age       workClass          fnlwgt      education    education_num       marital_status           occupation        relationship     race      sex      capital_gain    capital_loss    hours_per_week    native_country    salary
        ___    ________________    __________    _________    _____________    _____________________    _________________    _____________    _____    ______    ____________    ____________    ______________    ______________    ______
    
        39     State-gov                77516    Bachelors         13          Never-married            Adm-clerical         Not-in-family    White    Male          2174             0                40          United-States     <=50K 
        50     Self-emp-not-inc         83311    Bachelors         13          Married-civ-spouse       Exec-managerial      Husband          White    Male             0             0                13          United-States     <=50K 
        38     Private             2.1565e+05    HS-grad            9          Divorced                 Handlers-cleaners    Not-in-family    White    Male             0             0                40          United-States     <=50K 
        53     Private             2.3472e+05    11th               7          Married-civ-spouse       Handlers-cleaners    Husband          Black    Male             0             0                40          United-States     <=50K 
        28     Private             3.3841e+05    Bachelors         13          Married-civ-spouse       Prof-specialty       Wife             Black    Female           0             0                40          Cuba              <=50K 
        37     Private             2.8458e+05    Masters           14          Married-civ-spouse       Exec-managerial      Wife             White    Female           0             0                40          United-States     <=50K 
        49     Private             1.6019e+05    9th                5          Married-spouse-absent    Other-service        Not-in-family    Black    Female           0             0                16          Jamaica           <=50K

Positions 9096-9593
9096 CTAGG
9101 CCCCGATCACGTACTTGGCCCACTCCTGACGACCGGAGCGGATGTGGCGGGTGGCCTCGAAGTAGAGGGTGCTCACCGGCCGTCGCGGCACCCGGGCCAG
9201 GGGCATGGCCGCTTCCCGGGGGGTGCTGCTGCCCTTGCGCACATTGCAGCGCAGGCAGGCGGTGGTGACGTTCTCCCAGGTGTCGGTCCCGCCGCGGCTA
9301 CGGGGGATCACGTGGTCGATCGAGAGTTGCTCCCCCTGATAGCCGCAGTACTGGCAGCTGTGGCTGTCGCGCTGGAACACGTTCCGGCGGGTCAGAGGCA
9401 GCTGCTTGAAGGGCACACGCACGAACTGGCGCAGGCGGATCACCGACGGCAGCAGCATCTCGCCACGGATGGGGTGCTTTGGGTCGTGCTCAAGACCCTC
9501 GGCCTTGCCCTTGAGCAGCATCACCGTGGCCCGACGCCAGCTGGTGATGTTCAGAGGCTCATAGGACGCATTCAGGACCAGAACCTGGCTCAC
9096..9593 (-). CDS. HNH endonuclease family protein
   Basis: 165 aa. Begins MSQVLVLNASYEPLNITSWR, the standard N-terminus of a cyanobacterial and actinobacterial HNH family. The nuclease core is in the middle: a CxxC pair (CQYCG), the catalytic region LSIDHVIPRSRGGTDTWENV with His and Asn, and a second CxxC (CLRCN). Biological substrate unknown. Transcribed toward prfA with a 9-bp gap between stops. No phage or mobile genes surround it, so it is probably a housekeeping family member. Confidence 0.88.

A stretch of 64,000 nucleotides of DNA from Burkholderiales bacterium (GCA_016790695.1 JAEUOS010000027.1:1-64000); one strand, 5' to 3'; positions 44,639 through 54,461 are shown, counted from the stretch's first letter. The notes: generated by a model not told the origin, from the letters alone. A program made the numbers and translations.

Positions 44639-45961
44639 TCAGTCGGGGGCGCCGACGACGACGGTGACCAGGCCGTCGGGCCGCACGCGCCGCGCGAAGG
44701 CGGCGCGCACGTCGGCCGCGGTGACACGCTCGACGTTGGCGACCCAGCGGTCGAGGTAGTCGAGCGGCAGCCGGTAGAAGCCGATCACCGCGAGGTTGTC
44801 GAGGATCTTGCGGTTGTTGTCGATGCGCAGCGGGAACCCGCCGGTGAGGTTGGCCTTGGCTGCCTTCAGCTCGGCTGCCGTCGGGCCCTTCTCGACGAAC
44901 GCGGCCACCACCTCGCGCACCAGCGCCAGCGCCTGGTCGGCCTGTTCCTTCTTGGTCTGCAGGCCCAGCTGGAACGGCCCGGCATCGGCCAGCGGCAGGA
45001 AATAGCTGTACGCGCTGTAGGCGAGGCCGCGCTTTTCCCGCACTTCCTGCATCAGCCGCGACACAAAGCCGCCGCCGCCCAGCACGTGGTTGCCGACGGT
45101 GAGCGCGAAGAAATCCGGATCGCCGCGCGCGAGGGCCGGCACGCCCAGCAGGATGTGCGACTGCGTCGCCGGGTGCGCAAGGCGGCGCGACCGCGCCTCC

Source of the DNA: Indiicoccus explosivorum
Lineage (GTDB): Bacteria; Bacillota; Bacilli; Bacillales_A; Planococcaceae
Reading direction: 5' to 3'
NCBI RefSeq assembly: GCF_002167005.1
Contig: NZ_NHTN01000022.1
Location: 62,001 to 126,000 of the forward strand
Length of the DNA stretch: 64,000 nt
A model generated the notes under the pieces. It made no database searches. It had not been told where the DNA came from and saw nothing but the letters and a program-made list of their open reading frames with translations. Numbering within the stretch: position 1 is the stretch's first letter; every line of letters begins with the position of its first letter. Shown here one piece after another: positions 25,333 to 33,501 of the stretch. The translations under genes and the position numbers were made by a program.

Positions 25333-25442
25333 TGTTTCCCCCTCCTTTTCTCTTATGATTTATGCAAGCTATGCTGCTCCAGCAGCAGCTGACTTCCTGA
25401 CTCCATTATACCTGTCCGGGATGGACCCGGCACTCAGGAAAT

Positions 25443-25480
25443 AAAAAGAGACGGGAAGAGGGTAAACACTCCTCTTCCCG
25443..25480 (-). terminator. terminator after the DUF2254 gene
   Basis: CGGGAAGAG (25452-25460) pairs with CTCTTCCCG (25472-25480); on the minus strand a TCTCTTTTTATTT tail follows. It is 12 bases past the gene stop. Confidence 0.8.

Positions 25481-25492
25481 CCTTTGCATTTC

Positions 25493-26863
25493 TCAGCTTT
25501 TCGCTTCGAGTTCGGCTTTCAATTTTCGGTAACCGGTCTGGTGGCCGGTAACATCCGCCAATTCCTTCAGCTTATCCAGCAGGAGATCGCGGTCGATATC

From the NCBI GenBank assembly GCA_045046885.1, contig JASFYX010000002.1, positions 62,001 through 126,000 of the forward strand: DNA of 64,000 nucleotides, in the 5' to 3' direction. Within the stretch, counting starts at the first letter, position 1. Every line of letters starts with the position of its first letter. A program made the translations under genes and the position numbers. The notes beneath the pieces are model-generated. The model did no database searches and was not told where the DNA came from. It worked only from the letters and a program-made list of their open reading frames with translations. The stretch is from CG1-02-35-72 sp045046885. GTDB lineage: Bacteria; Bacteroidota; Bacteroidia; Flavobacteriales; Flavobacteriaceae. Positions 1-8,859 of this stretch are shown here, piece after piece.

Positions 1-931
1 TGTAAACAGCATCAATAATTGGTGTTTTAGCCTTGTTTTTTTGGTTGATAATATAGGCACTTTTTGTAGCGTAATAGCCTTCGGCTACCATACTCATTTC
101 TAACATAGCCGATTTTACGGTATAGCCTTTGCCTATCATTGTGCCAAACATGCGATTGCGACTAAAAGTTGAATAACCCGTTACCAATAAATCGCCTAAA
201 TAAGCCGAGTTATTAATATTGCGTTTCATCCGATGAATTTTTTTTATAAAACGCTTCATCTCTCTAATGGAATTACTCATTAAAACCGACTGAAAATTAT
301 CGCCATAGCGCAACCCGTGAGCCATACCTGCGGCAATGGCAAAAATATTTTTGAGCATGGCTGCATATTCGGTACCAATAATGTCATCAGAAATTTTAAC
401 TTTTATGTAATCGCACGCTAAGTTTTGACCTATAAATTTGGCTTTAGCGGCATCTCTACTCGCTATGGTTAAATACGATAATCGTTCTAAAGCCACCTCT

52     Self-emp-not-inc    2.0964e+05    HS-grad            9          Married-civ-spouse       Exec-managerial      Husband          White    Male             0             0                45          United-States     >50K  
    

    Each row contains the demographic information for one adult. The last column, salary, shows whether a person has a salary less than or equal to $50,000 per year or greater than $50,000 per year.

    Remove observations from adultdata and adulttest that contain missing values.

    adultdata = rmmissing(adultdata);
    adulttest = rmmissing(adulttest);

    Train a neural network classifier using the training set adultdata. Specify salary as the response variable and fnlwgt as the observation weights. Standardize the predictor variables before training the model. After training the model, predict the salary (class label) of the observations in the test set adulttest.

    rng("default") % For reproducibility
    mdl = fitcnet(adultdata,"salary",Weights="fnlwgt", ...
        Standardize=true);
    labels = predict(mdl,adulttest);

    Compute the fairness weights with respect to the sensitive attribute race. Use the initial observation weights fnlwgt to adjust the fairness weight computation. Create a new table newadultdata that contains the adjusted fairness weights rather than the initial observation weights.

    fw = fairnessWeights(adultdata,"race","salary", ...
        Weights="fnlwgt");
    newadultdata = adultdata;
    newadultdata.fnlwgt = fw;

    Train the same type of neural network classifier as mdl, but use the adjusted fairness weights. As before, predict the salary (class label) of the observations in the test set adulttest.

    rng("default") % For reproducibility
    newMdl = fitcnet(newadultdata,"salary",Weights="fnlwgt", ...
        Standardize=true);
    newLabels = predict(newMdl,adulttest);

    Compare the disparate impact values for the predictions made by the original model (mdl) to the predictions made by the model trained with fairness weights (newMdl). For each group in the sensitive attribute, the disparate impact is the proportion of predictions in that group with a positive class value (pg+) divided by the proportion of predictions in the reference group with a positive class value (pr+). An ideal classifier makes predictions so that, for each group, pg+ is close to pr+ (that is, the disparate impact value is close to 1).